Editorial: Pulchritudo Tam Antiqua et Tam Nova

by Duncan G. Stroik, appearing in Volume 16

Part of the history of art and architecture is the revivification of elements found in the past. Sometimes this is a matter of continuity, while at other times the elements are referenced in order to associate the new work with a building or a historical period. The twentieth-century Liturgical Movement sought a return to the liturgy of antiquity and viewed developments dating from the medieval period or Counter-Reformation as unnecessary accretions or decadences. By the 1920s, the desire to strip the liturgy of these accretions found its architectural corollary in the stripping of saints and altarpieces from high altars. The theorists of the Liturgical Movement, for instance, wanted to focus on the sacrificial nature of the Mass, but to the exclusion of other iconography. Their model, which was adopted in both new and existing churches, comprised an unencumbered stone altar with a bronze tabernacle on top, surmounted by a crucifix with a canopy or baldachin above. It had a classic simplicity inspired by antiquity that continues to resonate with Catholics today. Did this paring down of Gothic and classical churches in the name of an earlier golden age lead to the later adoption of modernist architecture for our churches? The removal of tabernacles, side altars, altar rails, and pews which followed in the 1950s and 1960s, resulted in the reinvention of church architecture as community hall.

In his 1947 encyclical Mediator Dei Pope Pius XII expressed concern about what he called archeologism: “The liturgy of the early ages is most certainly worthy of all veneration. But ancient usage must not be esteemed more suitable and proper, either in its own right or in its significance for later times and new situations, on the simple ground that it carries the savor and aroma of antiquity. The more recent liturgical rites likewise deserve reverence and respect. They, too, owe their inspiration to the Holy Spirit, who assists the Church in every age even to the consummation of the world ... it is neither wise nor laudable to reduce everything to antiquity by every possible device.”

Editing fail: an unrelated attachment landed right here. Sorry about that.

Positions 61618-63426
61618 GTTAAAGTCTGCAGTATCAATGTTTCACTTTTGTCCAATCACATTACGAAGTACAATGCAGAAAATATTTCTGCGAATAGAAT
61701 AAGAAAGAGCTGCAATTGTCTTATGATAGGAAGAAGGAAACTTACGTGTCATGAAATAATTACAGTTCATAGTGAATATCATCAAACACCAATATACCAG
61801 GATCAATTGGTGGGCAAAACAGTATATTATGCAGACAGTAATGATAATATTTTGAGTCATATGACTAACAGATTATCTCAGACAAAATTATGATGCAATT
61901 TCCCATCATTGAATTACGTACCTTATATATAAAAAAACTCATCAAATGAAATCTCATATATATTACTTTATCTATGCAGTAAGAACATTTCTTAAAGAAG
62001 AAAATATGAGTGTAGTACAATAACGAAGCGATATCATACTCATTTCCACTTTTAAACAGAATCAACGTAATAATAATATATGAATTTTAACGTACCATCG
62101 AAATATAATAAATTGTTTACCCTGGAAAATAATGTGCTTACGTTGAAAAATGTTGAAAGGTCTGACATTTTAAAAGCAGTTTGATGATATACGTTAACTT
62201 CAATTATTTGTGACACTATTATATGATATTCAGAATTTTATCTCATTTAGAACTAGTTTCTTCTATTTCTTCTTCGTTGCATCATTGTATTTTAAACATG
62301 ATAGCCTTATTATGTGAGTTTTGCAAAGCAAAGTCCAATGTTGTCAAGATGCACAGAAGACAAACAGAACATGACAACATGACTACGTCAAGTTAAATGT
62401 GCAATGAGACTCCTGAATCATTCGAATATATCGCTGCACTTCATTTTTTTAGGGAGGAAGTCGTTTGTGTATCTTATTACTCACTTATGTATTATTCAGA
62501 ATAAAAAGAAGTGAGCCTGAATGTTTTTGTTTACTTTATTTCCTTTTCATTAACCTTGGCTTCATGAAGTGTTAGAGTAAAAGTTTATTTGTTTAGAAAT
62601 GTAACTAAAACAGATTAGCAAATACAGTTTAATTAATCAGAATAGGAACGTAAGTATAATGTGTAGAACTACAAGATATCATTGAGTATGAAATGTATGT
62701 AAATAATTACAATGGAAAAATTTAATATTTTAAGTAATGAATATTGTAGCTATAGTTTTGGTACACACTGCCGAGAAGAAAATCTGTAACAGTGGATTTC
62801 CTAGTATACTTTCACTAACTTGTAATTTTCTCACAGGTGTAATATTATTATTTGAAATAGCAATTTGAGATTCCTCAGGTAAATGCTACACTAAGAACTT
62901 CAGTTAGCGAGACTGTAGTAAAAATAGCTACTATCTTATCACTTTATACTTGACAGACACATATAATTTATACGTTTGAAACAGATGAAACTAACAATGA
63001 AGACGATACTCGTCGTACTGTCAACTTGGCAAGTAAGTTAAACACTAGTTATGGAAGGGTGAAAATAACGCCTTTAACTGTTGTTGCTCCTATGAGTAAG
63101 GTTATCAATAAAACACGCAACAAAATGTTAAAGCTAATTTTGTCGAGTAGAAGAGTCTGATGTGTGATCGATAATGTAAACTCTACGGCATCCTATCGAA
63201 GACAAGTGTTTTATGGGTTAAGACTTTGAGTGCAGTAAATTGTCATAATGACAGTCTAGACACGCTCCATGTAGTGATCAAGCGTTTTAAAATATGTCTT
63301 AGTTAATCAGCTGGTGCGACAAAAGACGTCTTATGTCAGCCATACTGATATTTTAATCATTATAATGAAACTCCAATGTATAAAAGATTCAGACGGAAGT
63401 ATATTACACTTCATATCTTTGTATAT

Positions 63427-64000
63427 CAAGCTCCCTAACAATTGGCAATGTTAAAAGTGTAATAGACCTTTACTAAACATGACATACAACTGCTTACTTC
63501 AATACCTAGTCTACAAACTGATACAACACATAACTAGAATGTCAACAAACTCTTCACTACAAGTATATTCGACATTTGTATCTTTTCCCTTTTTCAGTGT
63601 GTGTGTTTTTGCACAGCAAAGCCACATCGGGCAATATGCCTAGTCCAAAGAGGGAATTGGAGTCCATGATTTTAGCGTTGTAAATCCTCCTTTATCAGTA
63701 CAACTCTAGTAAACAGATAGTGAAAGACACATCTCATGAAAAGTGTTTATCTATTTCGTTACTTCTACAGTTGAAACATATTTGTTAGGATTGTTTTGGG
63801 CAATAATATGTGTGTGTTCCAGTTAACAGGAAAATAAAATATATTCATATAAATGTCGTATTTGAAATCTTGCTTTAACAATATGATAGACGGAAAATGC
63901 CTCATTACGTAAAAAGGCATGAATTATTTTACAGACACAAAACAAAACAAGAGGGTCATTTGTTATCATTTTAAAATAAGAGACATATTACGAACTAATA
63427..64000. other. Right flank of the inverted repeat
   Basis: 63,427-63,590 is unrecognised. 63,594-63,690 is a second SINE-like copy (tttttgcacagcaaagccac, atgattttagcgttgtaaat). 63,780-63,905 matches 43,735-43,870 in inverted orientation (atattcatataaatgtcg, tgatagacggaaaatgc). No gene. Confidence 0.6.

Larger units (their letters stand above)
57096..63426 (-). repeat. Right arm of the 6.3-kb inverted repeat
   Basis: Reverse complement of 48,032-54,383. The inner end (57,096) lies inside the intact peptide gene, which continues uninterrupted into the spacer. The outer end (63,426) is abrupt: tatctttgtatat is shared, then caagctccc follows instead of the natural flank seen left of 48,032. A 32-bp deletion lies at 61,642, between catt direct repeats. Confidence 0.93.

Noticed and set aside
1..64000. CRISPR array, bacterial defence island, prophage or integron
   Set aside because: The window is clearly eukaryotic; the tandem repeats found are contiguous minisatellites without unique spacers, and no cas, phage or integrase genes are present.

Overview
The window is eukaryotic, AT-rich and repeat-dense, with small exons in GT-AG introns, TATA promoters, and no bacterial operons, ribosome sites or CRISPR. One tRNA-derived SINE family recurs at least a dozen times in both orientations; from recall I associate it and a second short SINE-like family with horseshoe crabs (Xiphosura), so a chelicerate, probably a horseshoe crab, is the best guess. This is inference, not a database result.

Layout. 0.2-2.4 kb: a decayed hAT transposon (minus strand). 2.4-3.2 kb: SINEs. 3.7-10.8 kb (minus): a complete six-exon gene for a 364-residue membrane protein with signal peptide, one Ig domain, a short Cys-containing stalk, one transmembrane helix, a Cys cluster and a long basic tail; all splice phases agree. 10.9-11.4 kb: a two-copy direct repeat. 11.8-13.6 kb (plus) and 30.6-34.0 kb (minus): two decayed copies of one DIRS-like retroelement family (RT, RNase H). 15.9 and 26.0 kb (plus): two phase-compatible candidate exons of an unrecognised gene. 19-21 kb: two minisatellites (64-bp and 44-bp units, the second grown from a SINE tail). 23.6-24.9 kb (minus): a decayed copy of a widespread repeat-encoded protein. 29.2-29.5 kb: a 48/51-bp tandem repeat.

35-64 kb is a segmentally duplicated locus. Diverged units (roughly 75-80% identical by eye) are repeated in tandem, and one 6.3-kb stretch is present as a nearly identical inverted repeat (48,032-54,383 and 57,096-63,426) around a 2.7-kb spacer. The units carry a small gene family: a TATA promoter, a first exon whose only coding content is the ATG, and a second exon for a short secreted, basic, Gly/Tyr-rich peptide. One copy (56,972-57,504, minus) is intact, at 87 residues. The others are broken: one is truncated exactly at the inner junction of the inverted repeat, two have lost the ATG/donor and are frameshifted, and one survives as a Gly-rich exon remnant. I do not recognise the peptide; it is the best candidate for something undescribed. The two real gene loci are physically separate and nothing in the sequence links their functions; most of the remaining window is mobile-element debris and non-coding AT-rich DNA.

While the advocacy of a return to antiquity and the house church is today less strong, the archeologism to which Pope Pius referred is nonetheless emerging in new forms. Christians look to the “good old days,” whether they were the 1950s or the 1250s. The further away the era, the easier it is to mask its imperfections and to reclaim it as some golden age when things were better, purer. However, as Sacrosanctum Concilium states, “in the course of the centuries, she [the Church] has brought into being a treasury of art which must be very carefully preserved.” Art from the past is a window onto the faith and practice of a specific time, but it can also speak to all ages. To reject periods, other than our favorites, as either primitive or decadent is to miss out on the rich tapestry of art and architecture that the Church has fostered.

One of the most fascinating architectural precursors to the Liturgical Movement was the nineteenth-century Gothic revival. The leading Catholic figure of the revival, A. W. N. Pugin, believed that the Gothic was the only true Christian architecture. He was supported in this belief by the Ecclesiological Society in the Anglican church. Though a talented architect, Pugin rejected the first nine hundred years of architecture as prologue and the last four hundred years as decline. His was an attractive, though simplistic, theory which equated Gothic art and architecture with the presumed purity, chivalry, and piety of the Middle Ages. This romantic conception, along with the dismissal of other periods of architecture as less Christian, has curiously resurfaced in recent decades.

Should we aspire to recover a golden age of liturgy or architecture, or should we seek to create beautiful and timeless works of sacred art and architecture? Both the early Christian house church and the Gothic cathedral should be seen as part of the great tradition, along with the Romanesque, the Byzantine, the Renaissance and Baroque. The history of sacred architecture is the history of revival but also of development.

This is not to argue that it is somehow unnatural for us to have our favorite music, paintings, or churches. It is also perfectly valid, even beneficial, to debate the relative merits of various periods of architecture. However, a catholic understanding of art and architecture can appreciate the high Gothic cathedral as well as the humble mission church, the early Christian basilica and the Baroque chapel of the Rosary attached to it. While it may seem natural to equate different architectural styles with the strengths or weaknesses of an age, it is in fact based on a historicist or modernist approach to history. Seeking to build new architecture because it hearkens back to a golden age, whether antiquity, the Middle Ages, or any other time is archeologism. Sacred architecture must be based on principles and examples of the past, but it cannot recreate that supposed golden age. As Pope Benedict XVI said on the occasion of the five hundredth anniversary of the Vatican Museums in June 2006:

In every age Christians have sought to give expression to faith’s vision of the beauty and order of God’s creation, the nobility of our vocation as men and women made in His image and likeness, and the promise of a cosmos redeemed and transfigured by the grace of Christ. The artistic treasures which surround us are not simply impressive monuments of a distant past. Rather, … they stand as a perennial witness to the Church’s unchanging faith in the Triune God who, in the memorable phrase of St. Augustine, is Himself “Beauty ever ancient, ever new.”